Men in Black: International (2019)

“Men in Black International” should have worked. On paper it’s a great idea for a reboot, one that doesn’t bring with it the marquee name of Will Smith and the class of Tommy Lee Jones. I respect Sony for wanting to revive the “Men in Black” franchise after so many years, and I respect them even more for side stepping the whole “21 Jump Street meets Men in Black” movie they were planning. But in the end, this new attempts to jump start “Men in Black” for a new audience is a swing and a colossal miss. Worse, it’s absolutely boring.

Chris Hemsworth and Tessa Thompson star as Agent H and Agent M, who employ high-tech weaponry to battle mischievous aliens on Earth. However, the pair also discovers a major threat within their own ranks. Paired with a small alien named Pawny, the pair of agents try to uncover who might be working as a mole within their ranks, all the while Agent M is convinced her flashbacks to witnessing the MIB as a child might help in the case. All things considered the casting of Tessa Thompson and Chris Hemsworth is a great idea. Thompson packs comic chops, genuine skill, and can work off just about everyone, while Hemsworth has proven to be a dashing leading man who can also derive a chuckle or two.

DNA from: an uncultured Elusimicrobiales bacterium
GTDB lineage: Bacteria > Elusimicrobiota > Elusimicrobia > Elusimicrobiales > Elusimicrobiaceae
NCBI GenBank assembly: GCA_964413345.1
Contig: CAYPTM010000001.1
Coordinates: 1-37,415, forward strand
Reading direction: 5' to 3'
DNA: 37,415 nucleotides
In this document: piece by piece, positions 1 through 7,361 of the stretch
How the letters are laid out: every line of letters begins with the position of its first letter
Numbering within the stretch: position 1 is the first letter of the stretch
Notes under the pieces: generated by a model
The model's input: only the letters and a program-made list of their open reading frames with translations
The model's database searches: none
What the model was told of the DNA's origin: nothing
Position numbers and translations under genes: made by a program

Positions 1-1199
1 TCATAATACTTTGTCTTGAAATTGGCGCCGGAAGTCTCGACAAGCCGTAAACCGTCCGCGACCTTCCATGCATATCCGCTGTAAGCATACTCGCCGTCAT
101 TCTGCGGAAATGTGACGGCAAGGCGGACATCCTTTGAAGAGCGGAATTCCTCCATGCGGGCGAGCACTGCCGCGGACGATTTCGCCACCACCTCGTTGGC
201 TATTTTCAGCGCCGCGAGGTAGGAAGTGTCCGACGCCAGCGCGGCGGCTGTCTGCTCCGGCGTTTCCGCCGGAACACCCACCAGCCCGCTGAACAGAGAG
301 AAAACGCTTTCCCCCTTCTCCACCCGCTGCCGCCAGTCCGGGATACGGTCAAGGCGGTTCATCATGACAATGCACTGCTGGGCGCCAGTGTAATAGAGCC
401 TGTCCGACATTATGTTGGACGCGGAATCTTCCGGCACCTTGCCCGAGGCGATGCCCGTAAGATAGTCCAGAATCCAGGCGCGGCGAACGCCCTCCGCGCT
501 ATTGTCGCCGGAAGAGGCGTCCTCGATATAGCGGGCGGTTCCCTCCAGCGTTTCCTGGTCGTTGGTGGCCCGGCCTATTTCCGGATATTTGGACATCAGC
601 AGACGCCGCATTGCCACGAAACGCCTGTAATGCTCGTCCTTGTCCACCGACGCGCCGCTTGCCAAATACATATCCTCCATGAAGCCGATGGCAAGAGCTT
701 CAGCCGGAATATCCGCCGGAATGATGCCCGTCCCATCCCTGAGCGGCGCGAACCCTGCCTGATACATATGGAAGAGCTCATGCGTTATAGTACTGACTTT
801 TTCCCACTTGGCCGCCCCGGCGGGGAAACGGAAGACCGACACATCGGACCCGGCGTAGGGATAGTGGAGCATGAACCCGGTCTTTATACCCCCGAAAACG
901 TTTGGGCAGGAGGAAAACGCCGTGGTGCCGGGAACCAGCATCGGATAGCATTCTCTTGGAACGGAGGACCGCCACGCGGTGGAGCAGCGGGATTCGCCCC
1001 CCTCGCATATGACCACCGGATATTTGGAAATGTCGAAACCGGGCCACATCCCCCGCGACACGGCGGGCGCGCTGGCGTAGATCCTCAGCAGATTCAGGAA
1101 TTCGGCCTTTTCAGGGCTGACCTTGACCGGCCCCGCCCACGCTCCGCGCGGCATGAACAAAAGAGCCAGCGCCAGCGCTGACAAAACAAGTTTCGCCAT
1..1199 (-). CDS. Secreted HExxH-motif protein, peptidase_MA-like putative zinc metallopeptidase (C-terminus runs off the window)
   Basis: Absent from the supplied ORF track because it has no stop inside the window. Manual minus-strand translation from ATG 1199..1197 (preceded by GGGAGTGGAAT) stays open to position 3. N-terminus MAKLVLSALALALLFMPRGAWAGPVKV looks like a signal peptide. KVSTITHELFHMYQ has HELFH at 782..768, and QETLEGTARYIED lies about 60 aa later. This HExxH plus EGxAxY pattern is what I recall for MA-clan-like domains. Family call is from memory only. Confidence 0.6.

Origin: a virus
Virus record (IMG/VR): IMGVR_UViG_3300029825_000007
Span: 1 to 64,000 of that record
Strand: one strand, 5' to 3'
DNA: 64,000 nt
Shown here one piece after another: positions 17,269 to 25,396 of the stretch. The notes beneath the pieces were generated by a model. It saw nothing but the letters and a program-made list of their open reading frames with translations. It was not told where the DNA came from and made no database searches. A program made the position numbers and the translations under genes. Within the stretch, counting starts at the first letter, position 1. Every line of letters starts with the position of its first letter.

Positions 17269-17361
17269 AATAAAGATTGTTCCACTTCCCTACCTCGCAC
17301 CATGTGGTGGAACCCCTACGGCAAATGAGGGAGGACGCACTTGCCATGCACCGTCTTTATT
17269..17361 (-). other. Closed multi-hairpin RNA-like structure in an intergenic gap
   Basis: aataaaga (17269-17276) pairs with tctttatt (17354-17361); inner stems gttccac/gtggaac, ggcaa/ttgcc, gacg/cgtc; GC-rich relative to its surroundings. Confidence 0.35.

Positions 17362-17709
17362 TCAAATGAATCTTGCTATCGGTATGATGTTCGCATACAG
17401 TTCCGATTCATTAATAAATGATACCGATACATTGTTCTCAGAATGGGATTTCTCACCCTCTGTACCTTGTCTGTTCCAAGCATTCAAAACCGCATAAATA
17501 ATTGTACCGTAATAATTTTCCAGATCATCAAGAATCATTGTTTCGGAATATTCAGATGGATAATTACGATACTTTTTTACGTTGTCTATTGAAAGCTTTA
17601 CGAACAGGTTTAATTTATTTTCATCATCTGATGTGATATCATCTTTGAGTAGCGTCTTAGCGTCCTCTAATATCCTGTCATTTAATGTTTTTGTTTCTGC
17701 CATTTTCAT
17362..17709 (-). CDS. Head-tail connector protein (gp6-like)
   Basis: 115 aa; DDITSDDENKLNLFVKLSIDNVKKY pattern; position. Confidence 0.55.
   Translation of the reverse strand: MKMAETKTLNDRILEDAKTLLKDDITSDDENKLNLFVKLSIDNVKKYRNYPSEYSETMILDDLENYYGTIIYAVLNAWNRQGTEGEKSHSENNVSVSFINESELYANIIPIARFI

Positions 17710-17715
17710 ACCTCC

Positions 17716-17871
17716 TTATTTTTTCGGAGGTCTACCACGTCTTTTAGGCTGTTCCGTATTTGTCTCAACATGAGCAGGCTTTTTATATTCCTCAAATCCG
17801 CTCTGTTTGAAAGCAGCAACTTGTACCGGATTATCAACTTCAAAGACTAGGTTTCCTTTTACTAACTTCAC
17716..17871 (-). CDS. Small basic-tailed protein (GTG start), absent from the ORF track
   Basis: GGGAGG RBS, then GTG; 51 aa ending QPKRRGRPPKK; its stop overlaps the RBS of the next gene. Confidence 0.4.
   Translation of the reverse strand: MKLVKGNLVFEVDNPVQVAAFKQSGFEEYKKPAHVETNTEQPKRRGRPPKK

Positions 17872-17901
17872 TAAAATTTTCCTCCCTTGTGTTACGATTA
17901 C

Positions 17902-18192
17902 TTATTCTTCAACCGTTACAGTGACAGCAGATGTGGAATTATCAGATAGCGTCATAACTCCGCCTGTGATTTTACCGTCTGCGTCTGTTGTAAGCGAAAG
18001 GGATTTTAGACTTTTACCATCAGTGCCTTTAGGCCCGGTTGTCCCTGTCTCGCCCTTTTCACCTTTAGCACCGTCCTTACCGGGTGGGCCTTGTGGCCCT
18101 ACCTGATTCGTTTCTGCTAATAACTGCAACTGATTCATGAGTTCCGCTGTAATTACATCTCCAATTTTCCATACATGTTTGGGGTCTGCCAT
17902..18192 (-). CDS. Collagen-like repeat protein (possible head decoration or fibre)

It’s just when all is said and done nothing here convinces audiences to accept it and wants to explore more from this world beyond the subtitle “International.” The original “Men in Black,” in spite of not at all being a fan, was packed with a diverse cast. So the mere implication of “This is the one! This time we have a more diverse cast!” is presumptuous especially when it does nothing with that concept. Sure we get Emma Thompson and Liam Neeson as the heads of MIB instead of Rip Torn, but they never get to do much beyond providing glorified cameos. Thompson and Hemsworth were excellent in “Thor: Ragnarok” so teaming them up again also feels like a no brainer bound to deliver the goods once more, but what’s lacking of Taika Waititi’s manic energy.

F. Gary Gray spends a lot more time mimicking Barry Sonnenfeld than he does carving out his own niche for the series, and it ends up feeling just a cheap facsimile. I’m no “Men in Black” fan, but the original 1997 film had an energy and darkly comedic tone that the future films could never quite re-capture. If anything, I loved the look of the new aliens introduced, and thought that they were very beautifully realized. I especially enjoyed new sidekick Pawny, and demand more of him. More, I say. “International” presents a very good and creative premise that might have worked for a television series, or an animated reboot for cable. As the launching point for a once major blockbuster sci-fi series, thought, it’s dull, long, and never rises above being serviceable. Serviceable in that you might enjoy the final half hour when it shows up on late night basic cable in two years before you nod off to sleep.